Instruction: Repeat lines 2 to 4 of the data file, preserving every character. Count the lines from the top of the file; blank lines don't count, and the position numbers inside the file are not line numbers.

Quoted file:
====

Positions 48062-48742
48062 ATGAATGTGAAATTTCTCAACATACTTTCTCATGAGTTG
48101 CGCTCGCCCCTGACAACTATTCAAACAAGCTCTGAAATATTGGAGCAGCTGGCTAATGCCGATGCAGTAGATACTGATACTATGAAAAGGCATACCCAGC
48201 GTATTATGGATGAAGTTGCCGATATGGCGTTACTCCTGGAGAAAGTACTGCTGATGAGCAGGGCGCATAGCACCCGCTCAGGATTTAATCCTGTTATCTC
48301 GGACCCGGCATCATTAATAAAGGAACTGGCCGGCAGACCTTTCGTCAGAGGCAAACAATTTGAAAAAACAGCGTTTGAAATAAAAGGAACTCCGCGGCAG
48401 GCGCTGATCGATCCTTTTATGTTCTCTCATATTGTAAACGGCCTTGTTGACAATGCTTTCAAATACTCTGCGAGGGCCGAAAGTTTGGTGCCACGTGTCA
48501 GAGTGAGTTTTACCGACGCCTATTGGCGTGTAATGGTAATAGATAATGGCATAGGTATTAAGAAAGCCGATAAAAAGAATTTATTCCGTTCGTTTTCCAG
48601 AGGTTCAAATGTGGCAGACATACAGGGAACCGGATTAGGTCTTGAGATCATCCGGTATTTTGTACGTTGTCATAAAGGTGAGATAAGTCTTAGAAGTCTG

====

48062 ATGAATGTGAAATTTCTCAACATACTTTCTCATGAGTTG
48101 CGCTCGCCCCTGACAACTATTCAAACAAGCTCTGAAATATTGGAGCAGCTGGCTAATGCCGATGCAGTAGATACTGATACTATGAAAAGGCATACCCAGC
48201 GTATTATGGATGAAGTTGCCGATATGGCGTTACTCCTGGAGAAAGTACTGCTGATGAGCAGGGCGCATAGCACCCGCTCAGGATTTAATCCTGTTATCTC